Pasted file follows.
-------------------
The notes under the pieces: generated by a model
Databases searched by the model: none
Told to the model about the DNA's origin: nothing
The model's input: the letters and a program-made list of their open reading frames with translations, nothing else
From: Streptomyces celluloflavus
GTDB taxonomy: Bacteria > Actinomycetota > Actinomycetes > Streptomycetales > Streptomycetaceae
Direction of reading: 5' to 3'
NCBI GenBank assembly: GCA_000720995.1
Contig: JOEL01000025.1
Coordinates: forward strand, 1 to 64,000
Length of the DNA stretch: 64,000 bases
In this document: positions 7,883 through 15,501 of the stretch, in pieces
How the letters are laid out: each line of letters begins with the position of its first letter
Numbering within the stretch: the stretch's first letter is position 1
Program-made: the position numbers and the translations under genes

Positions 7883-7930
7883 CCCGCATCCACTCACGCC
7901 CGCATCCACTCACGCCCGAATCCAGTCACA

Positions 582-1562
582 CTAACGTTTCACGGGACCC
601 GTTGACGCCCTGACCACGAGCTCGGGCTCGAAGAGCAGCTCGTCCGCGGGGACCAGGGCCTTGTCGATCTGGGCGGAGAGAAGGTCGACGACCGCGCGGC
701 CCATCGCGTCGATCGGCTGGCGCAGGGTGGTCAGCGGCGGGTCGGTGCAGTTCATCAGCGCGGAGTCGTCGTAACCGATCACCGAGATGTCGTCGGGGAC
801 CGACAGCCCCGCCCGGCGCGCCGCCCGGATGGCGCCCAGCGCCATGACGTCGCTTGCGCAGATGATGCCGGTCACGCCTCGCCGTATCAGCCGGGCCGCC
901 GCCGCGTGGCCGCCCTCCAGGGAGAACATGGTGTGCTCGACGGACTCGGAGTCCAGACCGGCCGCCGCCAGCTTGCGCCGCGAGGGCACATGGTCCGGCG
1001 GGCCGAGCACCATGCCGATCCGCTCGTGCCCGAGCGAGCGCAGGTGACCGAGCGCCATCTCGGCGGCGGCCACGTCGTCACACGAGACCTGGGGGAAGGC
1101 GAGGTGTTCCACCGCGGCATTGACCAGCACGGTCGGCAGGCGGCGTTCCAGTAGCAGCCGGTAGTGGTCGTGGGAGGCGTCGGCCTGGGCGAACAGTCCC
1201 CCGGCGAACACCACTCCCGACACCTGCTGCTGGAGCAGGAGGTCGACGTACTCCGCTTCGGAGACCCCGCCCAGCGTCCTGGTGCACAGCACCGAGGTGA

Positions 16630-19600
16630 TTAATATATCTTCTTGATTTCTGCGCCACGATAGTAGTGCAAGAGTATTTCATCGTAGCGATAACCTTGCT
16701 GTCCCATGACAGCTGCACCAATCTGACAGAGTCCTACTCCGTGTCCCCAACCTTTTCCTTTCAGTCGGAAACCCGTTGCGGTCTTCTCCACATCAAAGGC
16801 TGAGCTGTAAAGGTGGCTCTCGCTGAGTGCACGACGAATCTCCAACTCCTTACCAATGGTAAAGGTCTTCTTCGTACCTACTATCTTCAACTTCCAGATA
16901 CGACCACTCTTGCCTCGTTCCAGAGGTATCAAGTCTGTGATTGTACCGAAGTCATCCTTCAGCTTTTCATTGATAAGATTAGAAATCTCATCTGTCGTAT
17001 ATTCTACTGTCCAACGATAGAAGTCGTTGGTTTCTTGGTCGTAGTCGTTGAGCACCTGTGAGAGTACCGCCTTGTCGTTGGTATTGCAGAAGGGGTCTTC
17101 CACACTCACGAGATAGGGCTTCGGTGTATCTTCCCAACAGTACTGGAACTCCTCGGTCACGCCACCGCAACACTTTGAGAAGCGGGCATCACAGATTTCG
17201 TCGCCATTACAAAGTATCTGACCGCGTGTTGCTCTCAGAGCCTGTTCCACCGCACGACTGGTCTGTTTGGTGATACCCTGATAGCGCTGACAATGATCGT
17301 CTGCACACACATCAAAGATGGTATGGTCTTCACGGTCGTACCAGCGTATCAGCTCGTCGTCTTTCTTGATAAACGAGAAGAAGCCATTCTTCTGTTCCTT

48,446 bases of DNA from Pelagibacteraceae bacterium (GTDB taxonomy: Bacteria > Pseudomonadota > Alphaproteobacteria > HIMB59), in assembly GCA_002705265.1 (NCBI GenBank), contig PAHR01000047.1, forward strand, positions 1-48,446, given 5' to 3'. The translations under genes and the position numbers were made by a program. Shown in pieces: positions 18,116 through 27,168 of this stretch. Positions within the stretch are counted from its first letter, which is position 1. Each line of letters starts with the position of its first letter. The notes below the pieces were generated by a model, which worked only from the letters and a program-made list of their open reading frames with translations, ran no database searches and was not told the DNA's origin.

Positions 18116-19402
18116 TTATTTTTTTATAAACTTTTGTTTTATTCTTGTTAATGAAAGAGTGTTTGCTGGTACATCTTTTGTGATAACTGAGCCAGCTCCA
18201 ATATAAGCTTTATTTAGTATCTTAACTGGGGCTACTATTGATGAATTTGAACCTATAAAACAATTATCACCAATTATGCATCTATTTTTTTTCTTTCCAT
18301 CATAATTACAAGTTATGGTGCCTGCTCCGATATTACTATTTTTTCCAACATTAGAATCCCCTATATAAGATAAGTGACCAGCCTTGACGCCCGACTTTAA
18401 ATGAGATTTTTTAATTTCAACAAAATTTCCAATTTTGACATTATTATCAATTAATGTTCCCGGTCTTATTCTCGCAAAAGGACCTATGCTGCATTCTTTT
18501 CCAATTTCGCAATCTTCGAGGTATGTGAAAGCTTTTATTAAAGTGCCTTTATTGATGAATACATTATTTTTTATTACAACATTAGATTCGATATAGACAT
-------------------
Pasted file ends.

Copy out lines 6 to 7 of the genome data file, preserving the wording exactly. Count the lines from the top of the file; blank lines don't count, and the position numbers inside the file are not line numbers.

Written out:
GTDB taxonomy: Bacteria > Actinomycetota > Actinomycetes > Streptomycetales > Streptomycetaceae
Direction of reading: 5' to 3'